3 Rules and Guidelines for the Writer’s Notebook

The centerpiece of writing instruction in my classroom is the Writer’s Notebook. And that begins with the students getting a composition book at the store at the start of the school year.

More specifically, I make them get a 100 page composition book. Not 70, not 80. 100. Since I have the students do a lot of writing, and a fairly decent amount of writing about writing, they need quite a bit of space for their words. I also want them to feel comfortable with all of the composing they will be doing, so I make sure to tell them to get wide-ruled–college-ruled is too tight, and doesn’t allow room for students to take notes in planning their revisions.

I also make sure that the Writer’s Notebook stays simple. One of the key features of the the notebook is that the writing is low-stakes. I will never put pressure on my students to write according to a rubric or scoring guide. They just need to write. Thus, I only give them 3 rules and guidelines.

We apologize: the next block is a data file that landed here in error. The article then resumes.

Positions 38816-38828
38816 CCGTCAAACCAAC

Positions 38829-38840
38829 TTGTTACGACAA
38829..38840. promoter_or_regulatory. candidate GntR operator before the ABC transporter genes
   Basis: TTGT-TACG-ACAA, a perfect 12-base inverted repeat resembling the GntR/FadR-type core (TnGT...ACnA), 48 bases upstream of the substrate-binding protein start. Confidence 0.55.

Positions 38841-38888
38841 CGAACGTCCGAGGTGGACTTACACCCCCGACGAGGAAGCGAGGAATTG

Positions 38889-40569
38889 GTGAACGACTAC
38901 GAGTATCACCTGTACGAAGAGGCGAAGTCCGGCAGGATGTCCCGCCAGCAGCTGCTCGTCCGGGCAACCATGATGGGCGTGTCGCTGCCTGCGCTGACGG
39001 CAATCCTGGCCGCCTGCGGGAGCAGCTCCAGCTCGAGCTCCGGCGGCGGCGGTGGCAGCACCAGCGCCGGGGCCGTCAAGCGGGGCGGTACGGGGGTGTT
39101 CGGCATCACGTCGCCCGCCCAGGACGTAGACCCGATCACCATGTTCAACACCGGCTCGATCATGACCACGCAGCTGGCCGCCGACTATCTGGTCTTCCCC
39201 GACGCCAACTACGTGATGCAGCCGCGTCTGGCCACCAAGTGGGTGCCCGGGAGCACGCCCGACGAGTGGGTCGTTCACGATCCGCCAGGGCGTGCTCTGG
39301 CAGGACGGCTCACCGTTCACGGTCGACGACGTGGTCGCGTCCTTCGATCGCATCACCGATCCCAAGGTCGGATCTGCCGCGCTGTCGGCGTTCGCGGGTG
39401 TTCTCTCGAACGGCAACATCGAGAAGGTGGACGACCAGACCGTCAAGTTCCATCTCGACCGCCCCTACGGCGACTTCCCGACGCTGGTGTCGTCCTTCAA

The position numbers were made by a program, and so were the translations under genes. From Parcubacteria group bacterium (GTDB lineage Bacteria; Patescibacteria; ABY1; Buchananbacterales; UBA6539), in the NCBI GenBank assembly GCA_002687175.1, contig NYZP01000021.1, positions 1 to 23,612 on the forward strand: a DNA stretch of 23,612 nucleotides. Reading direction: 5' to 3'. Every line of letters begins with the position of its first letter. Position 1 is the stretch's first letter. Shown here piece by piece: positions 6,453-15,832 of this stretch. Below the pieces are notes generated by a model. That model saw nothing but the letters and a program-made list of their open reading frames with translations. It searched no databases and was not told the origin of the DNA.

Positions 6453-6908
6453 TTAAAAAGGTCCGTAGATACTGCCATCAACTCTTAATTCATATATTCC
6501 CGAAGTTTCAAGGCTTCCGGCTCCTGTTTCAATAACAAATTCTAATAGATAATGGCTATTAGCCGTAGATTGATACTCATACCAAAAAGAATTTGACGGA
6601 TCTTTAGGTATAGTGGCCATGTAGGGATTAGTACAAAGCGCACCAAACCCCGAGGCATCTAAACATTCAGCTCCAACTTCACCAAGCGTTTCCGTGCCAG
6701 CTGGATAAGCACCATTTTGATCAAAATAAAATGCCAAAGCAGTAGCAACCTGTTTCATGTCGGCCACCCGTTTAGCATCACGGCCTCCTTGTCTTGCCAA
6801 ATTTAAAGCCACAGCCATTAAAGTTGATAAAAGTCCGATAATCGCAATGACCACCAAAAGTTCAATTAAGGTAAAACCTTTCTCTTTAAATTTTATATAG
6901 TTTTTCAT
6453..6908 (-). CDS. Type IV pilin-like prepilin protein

1. Write in paragraphs. I teach high school ELA. By the time they reach me, I think it is reasonable to expect students write in paragraphs, even when the writing is low-stakes. If they are shifting their subject or topic, they need to indent and start a new paragraph.

2. 1 page = 150 words. This is a flexible guideline. It would change depending on the grade level and/or ability level of the students. To ensure clarity for students, I set a word count so they know when they are “done” with a notebook entry.

3. 1 entry = 1 page. I added this guideline because a few students in the past would keep writing and writing. An entry would span two or three pages. I want them to reign it in a little. But I will allow them to keep building on an entry by writing a series of entries, if they have enough foresight. So, they can develop an idea that spans two or more entries, if they choose.

The students list these rules and guidelines on the final page of the their Writer’s Notebooks, functioning kind of like an appendix. It’s there for accountability and a reminder.

Here’s the breakdown for all the sections I use for the Writer’s Notebook:

Writer's Notebook Set-Up

If you would like a copy, her’s a link to a Google Doc for the Writer’s Notebook Set-Up.

What rules do you have for low-stakes writing? Leave your thought in the comment section below. And if you know others looking to join in a discussion about the Writer’s Notebook, share this post with them.

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